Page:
Why You Must Aim to Transform Your Business Environment

Your purpose is to transform your business environment and you need to be clear transformation always takes place in wider society when we work with clients and collaborate with other businesses.

The Inevitability of Transformation

Business causes transformation whatever the business owner’s intention.  Some don’t think about transformation or care what happens.  Businesses have unintended consequences, even though the business owner plans for transformation.  And sometimes businesses get it right!

Some people see profit as the purpose of business.  They may not appreciate the consequences of their actions on the world around them.  Not only will their business have direct consequences for their immediate environment but it contributes to the general attitude transformation is not the purpose of business.

We cannot afford that attitude today.  This is not only about asking businesses to take their responsibilities seriously but to go further and expect business owners to take a lead transforming things for the better.

An Invisible Hand?

It is interesting how Adam Smith’s concept of an invisible hand justifies neoliberalism today.  Smith uses the term “invisible hand” very few times and in his Wealth of Nations, he uses it to critique the approach we call neo-liberalism.  He argues self-interested business people will not trade abroad because their loyalty to the country draws them to business practices that benefit all, as if by an invisible hand.

The term is memorable and so over the years, everyone uses it to justify their economic beliefs.  The original idea was the rich, acting selfishly, benefit all because to produce their wealth and spend it, eg on servants, they redistribute their money to the benefit of all; a dubious idea, sometimes called “trickle down”.  At least, Smith intended money to stay in circulation.

Neo-liberalism uses the idea of a free market to justify practices that constrain the market.  Arguably, a market is free where money flows freely.  If the wealthy hoard money, then they are not contributing to a free market.  This is why regulation of free markets is crucial.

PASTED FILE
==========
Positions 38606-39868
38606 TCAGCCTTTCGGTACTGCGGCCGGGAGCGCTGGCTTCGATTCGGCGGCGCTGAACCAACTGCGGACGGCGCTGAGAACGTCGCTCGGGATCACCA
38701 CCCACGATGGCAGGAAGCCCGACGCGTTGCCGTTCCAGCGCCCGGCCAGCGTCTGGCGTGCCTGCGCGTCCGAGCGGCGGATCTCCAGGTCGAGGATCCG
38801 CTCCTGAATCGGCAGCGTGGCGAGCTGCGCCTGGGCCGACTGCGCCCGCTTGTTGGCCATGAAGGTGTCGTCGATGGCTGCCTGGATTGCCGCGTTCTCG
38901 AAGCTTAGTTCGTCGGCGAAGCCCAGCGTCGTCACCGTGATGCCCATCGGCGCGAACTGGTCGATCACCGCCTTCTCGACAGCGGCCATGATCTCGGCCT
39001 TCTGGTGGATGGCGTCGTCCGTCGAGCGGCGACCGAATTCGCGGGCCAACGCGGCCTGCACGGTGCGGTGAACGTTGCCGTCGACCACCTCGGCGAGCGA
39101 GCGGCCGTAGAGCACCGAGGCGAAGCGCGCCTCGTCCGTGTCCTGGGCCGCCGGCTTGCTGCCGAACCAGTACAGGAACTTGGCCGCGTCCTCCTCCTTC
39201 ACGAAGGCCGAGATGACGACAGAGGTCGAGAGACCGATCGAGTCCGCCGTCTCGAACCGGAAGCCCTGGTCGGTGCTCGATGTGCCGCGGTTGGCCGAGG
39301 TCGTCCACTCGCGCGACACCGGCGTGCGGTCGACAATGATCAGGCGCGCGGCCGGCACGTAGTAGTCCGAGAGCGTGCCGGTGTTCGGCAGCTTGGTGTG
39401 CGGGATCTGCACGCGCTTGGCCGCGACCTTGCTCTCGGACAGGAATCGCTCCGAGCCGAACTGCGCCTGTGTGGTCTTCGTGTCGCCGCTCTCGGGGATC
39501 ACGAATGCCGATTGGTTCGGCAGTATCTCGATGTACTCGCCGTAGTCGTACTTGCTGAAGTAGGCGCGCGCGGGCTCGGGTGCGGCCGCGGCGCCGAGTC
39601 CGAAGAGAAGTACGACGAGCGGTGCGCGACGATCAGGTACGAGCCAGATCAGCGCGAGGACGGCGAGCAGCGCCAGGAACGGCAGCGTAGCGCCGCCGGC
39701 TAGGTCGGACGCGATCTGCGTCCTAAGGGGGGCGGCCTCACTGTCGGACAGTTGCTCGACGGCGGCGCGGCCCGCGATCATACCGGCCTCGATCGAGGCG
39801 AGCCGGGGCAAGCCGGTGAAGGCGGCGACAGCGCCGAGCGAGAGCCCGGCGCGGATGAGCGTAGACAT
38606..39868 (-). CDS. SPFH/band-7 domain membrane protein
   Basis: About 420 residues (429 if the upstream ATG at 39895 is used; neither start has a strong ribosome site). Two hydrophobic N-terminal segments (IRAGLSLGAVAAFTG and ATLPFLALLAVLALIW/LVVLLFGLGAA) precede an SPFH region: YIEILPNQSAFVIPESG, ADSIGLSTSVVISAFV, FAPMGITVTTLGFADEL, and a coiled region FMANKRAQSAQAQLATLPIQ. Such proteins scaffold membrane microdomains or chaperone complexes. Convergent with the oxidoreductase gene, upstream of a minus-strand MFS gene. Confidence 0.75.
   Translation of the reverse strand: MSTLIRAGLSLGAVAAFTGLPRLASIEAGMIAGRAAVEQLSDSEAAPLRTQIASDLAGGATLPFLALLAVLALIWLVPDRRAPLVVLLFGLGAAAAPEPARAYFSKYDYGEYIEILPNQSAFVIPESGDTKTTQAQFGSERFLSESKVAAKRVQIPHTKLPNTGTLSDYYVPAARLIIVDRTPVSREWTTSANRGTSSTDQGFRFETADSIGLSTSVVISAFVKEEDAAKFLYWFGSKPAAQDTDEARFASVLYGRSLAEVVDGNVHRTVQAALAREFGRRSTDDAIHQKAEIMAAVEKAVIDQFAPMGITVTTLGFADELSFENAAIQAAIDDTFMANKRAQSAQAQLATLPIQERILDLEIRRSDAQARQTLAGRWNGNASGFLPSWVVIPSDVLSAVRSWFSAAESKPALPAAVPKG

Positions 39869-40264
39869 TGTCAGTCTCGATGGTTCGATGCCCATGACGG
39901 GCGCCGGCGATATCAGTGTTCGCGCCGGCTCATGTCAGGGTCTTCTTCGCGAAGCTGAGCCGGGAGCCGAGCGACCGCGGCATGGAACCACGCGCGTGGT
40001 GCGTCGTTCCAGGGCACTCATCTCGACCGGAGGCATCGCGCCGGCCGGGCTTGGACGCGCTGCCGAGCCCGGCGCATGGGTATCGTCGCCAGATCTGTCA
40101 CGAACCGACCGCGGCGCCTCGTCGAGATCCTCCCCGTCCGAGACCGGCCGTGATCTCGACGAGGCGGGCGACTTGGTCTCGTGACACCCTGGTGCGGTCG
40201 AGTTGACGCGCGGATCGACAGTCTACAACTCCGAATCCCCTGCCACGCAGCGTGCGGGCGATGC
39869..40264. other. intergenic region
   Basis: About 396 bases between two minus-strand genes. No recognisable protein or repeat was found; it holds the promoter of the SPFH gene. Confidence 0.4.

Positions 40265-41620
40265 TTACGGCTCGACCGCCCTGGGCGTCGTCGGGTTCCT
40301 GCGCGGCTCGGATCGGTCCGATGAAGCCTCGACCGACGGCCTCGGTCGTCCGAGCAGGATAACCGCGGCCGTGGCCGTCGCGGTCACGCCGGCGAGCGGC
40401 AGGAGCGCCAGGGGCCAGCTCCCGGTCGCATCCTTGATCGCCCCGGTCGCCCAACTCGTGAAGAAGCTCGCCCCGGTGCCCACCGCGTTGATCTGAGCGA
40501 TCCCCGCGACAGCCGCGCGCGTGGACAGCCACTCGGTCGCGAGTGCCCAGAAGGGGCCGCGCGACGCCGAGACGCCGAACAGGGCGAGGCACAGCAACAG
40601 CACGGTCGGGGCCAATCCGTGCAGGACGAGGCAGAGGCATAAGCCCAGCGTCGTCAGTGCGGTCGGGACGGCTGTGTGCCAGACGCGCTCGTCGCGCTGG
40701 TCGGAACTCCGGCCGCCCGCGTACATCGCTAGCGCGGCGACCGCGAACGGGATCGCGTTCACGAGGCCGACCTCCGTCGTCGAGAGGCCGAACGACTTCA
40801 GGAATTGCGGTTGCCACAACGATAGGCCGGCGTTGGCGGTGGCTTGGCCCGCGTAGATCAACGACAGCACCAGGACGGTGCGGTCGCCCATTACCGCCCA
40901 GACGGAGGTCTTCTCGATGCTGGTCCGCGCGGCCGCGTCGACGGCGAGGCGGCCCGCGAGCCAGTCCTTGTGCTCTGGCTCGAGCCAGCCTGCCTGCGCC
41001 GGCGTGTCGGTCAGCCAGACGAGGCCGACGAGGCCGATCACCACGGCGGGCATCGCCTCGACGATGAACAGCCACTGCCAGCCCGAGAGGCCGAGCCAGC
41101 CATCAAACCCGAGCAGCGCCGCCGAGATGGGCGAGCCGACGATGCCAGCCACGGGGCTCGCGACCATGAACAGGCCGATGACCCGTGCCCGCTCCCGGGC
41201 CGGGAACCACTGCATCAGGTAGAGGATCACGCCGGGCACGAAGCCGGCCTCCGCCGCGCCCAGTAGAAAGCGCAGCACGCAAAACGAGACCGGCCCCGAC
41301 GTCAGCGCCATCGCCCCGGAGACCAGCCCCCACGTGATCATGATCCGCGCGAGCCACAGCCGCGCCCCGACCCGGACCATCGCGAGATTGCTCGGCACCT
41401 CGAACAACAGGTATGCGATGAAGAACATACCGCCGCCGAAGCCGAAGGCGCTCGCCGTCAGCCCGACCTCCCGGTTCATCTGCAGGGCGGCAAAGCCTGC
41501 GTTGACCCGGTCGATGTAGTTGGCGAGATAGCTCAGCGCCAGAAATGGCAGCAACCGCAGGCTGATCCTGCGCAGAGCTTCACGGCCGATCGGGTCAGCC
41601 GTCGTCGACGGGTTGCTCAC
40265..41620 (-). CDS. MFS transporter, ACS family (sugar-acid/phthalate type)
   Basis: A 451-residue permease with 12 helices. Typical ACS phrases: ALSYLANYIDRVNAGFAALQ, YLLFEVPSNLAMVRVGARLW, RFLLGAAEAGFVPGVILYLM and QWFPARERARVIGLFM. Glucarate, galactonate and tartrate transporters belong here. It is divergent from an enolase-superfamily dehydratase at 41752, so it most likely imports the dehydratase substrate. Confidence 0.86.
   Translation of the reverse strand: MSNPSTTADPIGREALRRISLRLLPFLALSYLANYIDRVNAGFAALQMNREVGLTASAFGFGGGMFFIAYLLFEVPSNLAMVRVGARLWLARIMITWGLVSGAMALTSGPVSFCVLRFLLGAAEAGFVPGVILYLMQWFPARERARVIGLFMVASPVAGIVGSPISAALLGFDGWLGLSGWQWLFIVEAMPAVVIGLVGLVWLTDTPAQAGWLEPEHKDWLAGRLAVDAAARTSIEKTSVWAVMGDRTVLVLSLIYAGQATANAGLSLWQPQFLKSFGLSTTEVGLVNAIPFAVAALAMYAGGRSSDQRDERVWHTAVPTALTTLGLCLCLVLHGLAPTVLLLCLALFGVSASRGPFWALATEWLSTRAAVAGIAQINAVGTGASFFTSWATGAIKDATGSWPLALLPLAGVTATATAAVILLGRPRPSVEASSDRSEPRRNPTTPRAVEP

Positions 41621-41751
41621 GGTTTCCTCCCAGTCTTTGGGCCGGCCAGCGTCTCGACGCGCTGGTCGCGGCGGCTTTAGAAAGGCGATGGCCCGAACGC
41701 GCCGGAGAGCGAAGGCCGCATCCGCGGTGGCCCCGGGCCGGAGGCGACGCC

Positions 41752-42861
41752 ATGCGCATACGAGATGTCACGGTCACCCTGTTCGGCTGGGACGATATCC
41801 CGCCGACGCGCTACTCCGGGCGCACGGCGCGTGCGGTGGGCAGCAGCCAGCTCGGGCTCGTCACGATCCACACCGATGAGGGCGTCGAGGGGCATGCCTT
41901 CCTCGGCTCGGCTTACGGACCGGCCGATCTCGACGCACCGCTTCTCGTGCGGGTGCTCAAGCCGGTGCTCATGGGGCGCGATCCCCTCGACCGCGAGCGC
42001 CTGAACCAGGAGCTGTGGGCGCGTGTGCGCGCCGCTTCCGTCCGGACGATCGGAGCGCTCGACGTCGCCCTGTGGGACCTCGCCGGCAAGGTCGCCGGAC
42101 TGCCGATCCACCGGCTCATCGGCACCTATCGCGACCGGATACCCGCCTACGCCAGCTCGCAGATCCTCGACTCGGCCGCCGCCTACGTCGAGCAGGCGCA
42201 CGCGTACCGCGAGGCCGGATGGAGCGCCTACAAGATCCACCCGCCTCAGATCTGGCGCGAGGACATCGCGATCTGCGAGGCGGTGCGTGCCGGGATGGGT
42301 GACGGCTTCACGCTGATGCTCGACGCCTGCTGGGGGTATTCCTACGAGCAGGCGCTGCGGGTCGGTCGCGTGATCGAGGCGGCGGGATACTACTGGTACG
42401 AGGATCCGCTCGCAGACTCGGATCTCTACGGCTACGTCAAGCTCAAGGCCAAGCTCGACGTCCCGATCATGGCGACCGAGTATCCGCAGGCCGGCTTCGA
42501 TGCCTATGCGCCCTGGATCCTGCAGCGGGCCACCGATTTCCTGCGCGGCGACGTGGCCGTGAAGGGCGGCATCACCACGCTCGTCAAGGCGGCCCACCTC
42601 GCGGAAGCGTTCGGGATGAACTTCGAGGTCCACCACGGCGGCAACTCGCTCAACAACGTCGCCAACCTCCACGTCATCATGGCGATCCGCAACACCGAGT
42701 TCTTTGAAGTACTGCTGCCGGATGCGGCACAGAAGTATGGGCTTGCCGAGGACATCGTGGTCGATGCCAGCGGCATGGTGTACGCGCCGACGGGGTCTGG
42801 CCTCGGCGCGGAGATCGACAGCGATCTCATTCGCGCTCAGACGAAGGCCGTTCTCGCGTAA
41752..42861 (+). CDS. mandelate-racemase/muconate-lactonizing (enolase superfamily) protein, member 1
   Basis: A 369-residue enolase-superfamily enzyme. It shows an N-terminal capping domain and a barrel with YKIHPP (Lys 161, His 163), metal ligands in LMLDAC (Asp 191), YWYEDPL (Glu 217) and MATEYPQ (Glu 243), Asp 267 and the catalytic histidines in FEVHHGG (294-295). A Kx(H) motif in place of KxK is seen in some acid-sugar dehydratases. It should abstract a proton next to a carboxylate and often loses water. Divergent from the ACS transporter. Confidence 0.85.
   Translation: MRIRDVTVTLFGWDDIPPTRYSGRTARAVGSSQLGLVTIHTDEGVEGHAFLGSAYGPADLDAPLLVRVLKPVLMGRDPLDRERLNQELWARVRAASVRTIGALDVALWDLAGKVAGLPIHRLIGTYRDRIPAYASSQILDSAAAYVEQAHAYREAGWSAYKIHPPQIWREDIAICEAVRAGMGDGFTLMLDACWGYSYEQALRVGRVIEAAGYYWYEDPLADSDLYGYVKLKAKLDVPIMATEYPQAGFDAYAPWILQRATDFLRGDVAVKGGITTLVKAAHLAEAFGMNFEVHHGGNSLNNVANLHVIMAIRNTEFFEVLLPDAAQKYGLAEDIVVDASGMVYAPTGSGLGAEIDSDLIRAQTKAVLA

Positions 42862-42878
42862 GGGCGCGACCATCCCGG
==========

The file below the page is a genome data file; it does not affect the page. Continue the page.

This problem stems from an old debate about whether businesses should aim for transformation.  Perhaps the most convincing argument against transformation through business is from externalities.

Externalities are the unintended consequences attendant upon any business activity, eg pollution.  The argument goes these will undermine any positive aim the business has and so an invisible hand is more effective than intention.

It Takes Time to Change Things

Transformation is an indirect result of actions taken by people.  In other words we cannot predict the outcomes of our actions because we don’t know how others will respond.  You can promise to deliver 100 widgets on time for a price and mostly you will deliver.  You cannot accurately predict the environmental impact of manufacturing the widgets or the impact their use will have.

Furthermore, the transformation we witness today may be completely different in 3 months, 6 months or 6 years.

Regulation mitigates the negative consequences of business activity but we must grow more confident understanding and owning the consequences of the actions we take.

For coaches, a business purpose helps their marketing because it is communicates values and shared values are important to the coaching relationship; working with people, trying things together, to find the most effective way forward.  Transformation is iterative, moves forward slowly, using trial and error.  This way businesses learn together.

The dilemma we face comes from those who deprive businesses of the means to effect change through withholding money from the economy.  Somehow the truth is twisted round to favour those who seek power through hoarding finance.

Businesses committed to a place, to enhancing lives in that place, are the heirs to the vision: a  vibrant marketplace at the heart of every community.

In my email to subscribers this week, I shall write about practical approaches to transformation.  To make sure you see everything, complete the form below to go on my mailing list.  You’ll get notice of future blog posts and receive my Thursday emails.

In these posts and emails, experience a new approach to marketing.  Please comment and let me know what you think, whether you agree or disagree.

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About the Author

I've been a community development worker since the early 1980s in Tyneside, Teesside and South Yorkshire. I've also worked nationally for the Methodist Church for eight years supporting community projects through the church's grants programme. These days I am developing an online community development practice combining non-directive consultancy, strategic management, participatory methods and development work online and offline. If you're interested contact me for a free consultation.

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